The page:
Several considerations help shape wildfire evacuation plans
Wayne Cook has handled lots of wildfire-caused evacuations, but a scene from two summers ago stands out.
He was incident commander on a fire near Hamilton, Mont., and a few people in a rural area refused to leave their homes after an evacuation order. He said some of the residents didn’t think the fire would reach them, while others wanted to stay and defend their homes.
Sure enough, as the fire charged closer to the occupied homes, the panicked residents started running or driving away with their backs to the flames. As they raced passed Cook and his team, they shouted “We should have listened to you.”
“They were running for their lives, when they could have been safe,” said Cook, who is incident commander on the Coal Seam Fire.
Cook said incident commanders work with local and government officials to determine whether an evacuation is necessary, and it’s up to the sheriff’s department to enforce the order. An evacuation plan usually has three phrases: a warning, a pre-evacuation notice, and the evacuation itself. If a fire blows up, the plan can jump straight from a warning to an evacuation.
Trigger points may be established between the fireline and an area of concern to assist in determining when an evacuation should be ordered. If a fire reaches these locations, residents would have two hours to pack up before leaving. The actual location is determined by several factors and can change from day to day.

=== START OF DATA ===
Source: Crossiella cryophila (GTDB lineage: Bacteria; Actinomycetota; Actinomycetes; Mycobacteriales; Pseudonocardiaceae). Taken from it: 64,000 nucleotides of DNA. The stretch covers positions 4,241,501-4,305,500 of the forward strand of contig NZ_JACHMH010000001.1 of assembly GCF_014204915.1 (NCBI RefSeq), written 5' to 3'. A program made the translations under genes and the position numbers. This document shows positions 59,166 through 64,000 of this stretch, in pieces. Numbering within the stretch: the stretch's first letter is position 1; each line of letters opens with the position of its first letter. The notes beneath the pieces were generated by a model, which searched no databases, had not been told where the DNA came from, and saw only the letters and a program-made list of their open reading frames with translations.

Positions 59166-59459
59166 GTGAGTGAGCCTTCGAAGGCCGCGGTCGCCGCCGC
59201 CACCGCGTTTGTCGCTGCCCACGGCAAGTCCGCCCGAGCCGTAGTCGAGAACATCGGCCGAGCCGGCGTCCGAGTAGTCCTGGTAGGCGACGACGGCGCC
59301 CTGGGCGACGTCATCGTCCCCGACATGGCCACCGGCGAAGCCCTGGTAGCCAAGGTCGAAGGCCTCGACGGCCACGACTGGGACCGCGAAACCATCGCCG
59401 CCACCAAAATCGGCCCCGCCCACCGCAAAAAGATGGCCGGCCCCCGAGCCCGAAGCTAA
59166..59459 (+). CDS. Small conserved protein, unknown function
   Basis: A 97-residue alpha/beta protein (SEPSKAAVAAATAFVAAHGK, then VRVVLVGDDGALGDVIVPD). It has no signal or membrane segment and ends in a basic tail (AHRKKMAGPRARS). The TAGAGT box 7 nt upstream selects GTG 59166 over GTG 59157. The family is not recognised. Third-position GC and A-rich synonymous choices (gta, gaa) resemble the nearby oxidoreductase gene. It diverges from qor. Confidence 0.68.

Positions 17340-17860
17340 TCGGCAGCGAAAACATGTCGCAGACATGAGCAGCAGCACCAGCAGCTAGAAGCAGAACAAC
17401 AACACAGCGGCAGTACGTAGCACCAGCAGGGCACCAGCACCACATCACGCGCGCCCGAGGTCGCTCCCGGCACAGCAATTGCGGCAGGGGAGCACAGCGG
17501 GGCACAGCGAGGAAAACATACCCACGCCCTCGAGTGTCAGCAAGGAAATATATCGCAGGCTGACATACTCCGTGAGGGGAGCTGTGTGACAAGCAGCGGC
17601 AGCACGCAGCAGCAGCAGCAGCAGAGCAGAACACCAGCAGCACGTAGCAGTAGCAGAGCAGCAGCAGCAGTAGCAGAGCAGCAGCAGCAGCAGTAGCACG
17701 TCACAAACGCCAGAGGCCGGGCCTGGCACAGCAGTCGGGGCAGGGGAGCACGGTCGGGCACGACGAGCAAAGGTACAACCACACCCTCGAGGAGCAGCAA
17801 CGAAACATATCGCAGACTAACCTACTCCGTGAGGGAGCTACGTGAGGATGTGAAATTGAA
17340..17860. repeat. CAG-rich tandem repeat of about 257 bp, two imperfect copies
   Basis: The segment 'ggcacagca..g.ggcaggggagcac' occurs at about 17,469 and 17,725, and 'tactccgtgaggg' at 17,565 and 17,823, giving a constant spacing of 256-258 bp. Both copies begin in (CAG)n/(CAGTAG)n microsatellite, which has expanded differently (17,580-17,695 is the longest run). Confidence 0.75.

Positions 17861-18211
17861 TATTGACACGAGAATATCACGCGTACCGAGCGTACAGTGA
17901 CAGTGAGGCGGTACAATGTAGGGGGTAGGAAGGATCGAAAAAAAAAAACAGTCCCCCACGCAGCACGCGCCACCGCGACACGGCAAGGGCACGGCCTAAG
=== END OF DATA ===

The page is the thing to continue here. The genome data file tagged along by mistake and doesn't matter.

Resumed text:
One consideration is the type of fuels in and around the area of concern. Another consideration might be incoming weather that might produce high winds that could whip a fire.
“Some of the stuff is subjective,” Cook said.
Access to an area of concern is an important consideration, Cook said. For example, an area with only one way in and one way out might be evacuated before an area with several exit points. Access to water is another consideration.
Before an evacuation is ordered, incident commanders often hold community meetings to explain the plan. At those meetings, it’s sometimes explained that emergency responders might have to risk their lives to save residents who didn’t evacuate or who return to their homes.
Cook said “98 percent” of the people targeted for evacuation will cooperate, but there are often a few who won’t.
Garfield County Sheriff Tom Dalessandri said evacuees have said they are willing to risk their lives to retrieve their pets. “People can put themselves in harms way, but that puts rescuers in harms way as well,” Dalessandri said.
Dalessandri said ideally, his office would have several hours to evacuate an area. The lead time can be needed so that residents can move their livestock. In the Four Mile evacuation, several hours were required to move residents in a nursing home.
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